Last August the WQMC held a meeting for Oyster Pond residents and discussed two options for cleaning up Oyster Pond. Plan 1 required 189 dwelling units around the pond connect to low-pressure collection sewers. Plan 5 required 226 dwelling units to upgrade to an Advanced Innovative/Alternative septic system.

Advanced I/A Plan map

Plan 5, the Advanced I/A plan, will be implemented in two phases. Phase 1 is the green colored area and the start date would be in 2025. If needed, Phase 2, which includes the yellow colored parcels, would start in 2040.

The WCMC has now elected to proceed for now with Plan 5, while Plan 1 will become the Traditional Backup Plan. In 2024, the Town will reevaluate both plans and make a final determination as to the best plan to implement. There are still many unanswered questions and uncertainties that must be addressed in both plans. The WQMC will spend the next five years investigating these issues.

Plan 5, the Advanced I/A plan, will be implemented in two phases. Phase 1 is the green colored area and the start date would be in 2025. If needed, Phase 2, which includes the yellow colored parcels, would start in 2040.
The cost to homeowners was updated with new information and assumptions. The cost for the sewering plan per household is estimated to be $4,080 annually. Under the Advanced I/A the costs range from $4,030 to $5,080 per year depending the frequency of inspections of the system that might be needed or available interest rates.

Wright-Pierce, the consultant for the Town, presented the update on the Oyster Pond Comprehensive Wastewater Management Plan (CWMP) at an August meeting of the WQMC. A copy of the power point presentation is here along with an article in the Falmouth Enterprise about the meeting. You can also watch a video of the meeting on the FCTV web site.

You can read the updated July 2019 CWMP here. It is an extremely large document. The parts to focus on are the new maps and information in Section 5 for Plans 1 (pages 5-4 and 5-5) and Plan 5 (5-12 and 5-13) and the updated costs of each plan on Table 5-7 (page 5-18) and Table 5-8 (page 5-22). It is also worth reading the new Section 6, the Implementation Plan that explains the timeline of the plan. Section 7 is an Evaluation of Environmental Impacts. Appendix F contains more details about how the Advanced I/A Plan will be implemented (page 325).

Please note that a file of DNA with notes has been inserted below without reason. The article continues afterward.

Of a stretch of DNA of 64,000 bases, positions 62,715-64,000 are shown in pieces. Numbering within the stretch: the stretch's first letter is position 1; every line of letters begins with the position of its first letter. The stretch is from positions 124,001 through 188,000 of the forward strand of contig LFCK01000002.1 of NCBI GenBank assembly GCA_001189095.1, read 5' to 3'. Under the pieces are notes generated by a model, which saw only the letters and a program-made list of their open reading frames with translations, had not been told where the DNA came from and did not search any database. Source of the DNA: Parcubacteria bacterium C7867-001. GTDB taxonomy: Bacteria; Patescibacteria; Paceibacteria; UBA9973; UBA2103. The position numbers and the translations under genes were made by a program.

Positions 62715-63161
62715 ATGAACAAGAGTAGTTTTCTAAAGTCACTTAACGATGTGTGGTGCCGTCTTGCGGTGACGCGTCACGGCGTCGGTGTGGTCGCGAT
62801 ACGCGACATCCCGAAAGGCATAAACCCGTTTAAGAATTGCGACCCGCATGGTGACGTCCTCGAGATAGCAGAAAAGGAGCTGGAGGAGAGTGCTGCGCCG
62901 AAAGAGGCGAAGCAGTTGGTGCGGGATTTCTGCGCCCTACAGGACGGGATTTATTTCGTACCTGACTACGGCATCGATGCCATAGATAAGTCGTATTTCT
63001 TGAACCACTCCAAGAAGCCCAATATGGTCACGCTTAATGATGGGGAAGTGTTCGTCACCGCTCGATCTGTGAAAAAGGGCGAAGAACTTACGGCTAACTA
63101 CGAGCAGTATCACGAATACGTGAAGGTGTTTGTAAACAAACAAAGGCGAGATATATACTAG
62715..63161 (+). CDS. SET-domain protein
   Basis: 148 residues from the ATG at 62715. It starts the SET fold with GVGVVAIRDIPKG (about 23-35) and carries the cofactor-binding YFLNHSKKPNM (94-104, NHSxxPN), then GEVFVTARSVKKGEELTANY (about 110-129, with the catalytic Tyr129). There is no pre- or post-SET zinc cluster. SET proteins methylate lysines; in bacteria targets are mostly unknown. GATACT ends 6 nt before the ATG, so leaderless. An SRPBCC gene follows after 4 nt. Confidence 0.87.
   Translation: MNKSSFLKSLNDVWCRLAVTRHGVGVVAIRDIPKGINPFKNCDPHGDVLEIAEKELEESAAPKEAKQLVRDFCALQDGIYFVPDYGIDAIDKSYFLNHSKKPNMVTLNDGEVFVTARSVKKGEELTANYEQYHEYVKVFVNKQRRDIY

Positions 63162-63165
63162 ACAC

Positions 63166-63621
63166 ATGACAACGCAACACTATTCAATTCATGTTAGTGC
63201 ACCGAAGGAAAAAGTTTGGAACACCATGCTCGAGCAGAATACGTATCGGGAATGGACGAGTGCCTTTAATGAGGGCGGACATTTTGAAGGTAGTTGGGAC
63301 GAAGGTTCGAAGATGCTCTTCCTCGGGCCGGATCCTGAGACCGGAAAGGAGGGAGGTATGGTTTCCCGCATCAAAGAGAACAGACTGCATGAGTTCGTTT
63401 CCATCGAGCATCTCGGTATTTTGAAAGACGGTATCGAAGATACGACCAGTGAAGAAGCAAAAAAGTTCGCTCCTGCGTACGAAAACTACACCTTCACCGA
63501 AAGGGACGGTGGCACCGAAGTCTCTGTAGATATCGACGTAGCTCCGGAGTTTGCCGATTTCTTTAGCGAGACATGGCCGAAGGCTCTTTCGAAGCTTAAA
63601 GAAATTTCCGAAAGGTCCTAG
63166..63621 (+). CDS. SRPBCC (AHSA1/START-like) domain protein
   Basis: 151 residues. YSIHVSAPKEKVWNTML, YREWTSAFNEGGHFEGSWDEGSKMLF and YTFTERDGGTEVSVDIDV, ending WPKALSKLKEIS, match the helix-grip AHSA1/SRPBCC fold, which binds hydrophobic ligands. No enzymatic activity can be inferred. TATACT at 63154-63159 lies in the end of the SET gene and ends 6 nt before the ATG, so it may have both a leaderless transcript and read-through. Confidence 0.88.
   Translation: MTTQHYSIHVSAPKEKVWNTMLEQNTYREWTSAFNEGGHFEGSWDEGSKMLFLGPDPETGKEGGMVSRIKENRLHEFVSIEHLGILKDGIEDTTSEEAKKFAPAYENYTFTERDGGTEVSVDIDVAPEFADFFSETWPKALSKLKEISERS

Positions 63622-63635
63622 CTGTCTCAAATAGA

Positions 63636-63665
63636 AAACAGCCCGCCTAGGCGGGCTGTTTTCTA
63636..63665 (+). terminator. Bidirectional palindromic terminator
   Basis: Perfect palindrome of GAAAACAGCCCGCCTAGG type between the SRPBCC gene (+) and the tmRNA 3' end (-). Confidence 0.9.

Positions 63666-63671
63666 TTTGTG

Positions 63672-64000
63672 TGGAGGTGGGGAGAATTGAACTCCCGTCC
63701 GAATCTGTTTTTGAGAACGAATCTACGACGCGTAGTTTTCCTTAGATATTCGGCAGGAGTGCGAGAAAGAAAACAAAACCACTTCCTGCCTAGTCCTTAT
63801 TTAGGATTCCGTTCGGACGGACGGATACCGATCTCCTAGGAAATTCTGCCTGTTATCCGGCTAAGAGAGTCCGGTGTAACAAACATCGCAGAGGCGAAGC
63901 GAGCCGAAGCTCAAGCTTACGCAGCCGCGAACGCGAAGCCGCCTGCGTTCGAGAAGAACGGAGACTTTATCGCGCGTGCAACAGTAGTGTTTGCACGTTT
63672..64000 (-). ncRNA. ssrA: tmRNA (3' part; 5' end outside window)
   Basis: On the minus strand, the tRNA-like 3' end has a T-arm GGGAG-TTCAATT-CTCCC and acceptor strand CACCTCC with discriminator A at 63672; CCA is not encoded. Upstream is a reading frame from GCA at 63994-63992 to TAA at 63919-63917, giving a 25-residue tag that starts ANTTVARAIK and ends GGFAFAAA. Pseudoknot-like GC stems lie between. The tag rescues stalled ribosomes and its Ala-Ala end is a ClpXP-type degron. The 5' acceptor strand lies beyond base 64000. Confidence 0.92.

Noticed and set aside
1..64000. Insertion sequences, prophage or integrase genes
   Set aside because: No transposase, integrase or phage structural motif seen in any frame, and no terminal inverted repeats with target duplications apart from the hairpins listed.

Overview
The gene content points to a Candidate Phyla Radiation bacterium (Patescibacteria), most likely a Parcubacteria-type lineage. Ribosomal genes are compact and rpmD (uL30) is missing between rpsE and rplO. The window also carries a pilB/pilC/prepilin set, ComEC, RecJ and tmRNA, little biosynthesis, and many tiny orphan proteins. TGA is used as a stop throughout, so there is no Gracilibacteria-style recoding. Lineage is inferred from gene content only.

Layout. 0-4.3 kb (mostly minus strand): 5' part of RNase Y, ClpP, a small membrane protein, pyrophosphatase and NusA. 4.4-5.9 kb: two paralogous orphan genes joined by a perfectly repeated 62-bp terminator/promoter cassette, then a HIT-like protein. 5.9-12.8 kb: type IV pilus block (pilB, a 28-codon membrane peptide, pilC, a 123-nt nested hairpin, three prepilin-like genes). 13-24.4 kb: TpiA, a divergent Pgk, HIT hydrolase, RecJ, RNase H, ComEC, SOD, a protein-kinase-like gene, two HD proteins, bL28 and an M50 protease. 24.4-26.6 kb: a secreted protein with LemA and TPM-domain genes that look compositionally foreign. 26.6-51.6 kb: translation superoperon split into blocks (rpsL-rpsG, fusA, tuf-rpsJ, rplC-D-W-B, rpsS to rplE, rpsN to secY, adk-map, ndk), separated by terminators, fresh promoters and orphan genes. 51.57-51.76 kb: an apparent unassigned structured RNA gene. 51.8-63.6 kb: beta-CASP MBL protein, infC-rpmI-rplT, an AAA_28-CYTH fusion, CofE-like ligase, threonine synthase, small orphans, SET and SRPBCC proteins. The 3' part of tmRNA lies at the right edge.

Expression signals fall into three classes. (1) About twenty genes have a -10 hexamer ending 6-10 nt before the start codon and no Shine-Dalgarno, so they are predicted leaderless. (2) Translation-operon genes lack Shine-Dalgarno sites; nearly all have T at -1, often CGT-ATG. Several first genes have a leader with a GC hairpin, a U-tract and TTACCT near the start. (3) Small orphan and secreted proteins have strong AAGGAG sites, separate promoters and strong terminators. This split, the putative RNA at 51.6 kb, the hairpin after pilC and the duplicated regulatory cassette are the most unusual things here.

If implemented, the Advanced Innovative/Alternative Plan will be conducted in two phases. Phase 1 will require the 189 dwelling units closest to the pond to upgrade their septic system. The Town will continue to monitor and assess the effectiveness of Phase 1 for improving the condition of the pond. If Phase 1 is working, but additional nitrogen must be removed, then Phase 2 will move forward and require the remaining 44 homes also upgrade to Advanced I/As. It is estimated Phase 2 will not occur until the year 2040.

Once a Start Date is set for implementing Phase 1 of the Advanced I/A plan, homeowners have one year to obtain a permit to install the new system and three years to complete the work. They must also grant the right for the Town or a designee to access their property to periodically inspect and test the septic system. The costs for implementing the plan will be split between the Town and the homeowner. The Town will supply the physical components of the Advanced I/A system while the property owner will be responsible for the site engineering plans, permitting costs, Title 5 system components plus installation and landscaping expenses. Additionally, they must pay a semi-annual fee for the costs of testing and monitoring their systems.

If the sewering Traditional Backup Plan is selected 189 dwelling units will be connected to a low pressure sewer system. This type of sewering system will require a low-pressure lift station at each residence. The effluent will be sent to the Blacksmith Shop Road Wastewater treatment facility.

This plan is needed because there is too much nitrogen in Oyster Pond. The high nitrogen levels are from too many conventional septic systems in the watershed. Existing Title V septic systems are great at removing pathogens from entering groundwater, but not nitrogen. Just as nitrogen feeds your garden plants, it also feeds the plants or algae in the pond. Too much nitrogen along with low salinity levels in the pond caused the algal bloom in the summer of 2016. Removing this pollution source will be the key to restoring Oyster Pond to a healthier ecosystem.

Oyster Pond is one of fifteen estuaries in Falmouth degraded due to too much nitrogen. The Town of Falmouth is mandated to reduce this nitrogen entering the estuaries by the Clean Water Act of 1973. It is working with consultants to develop Comprehensive Wastewater Management Plans (CWMP) for each of these impacted water bodies.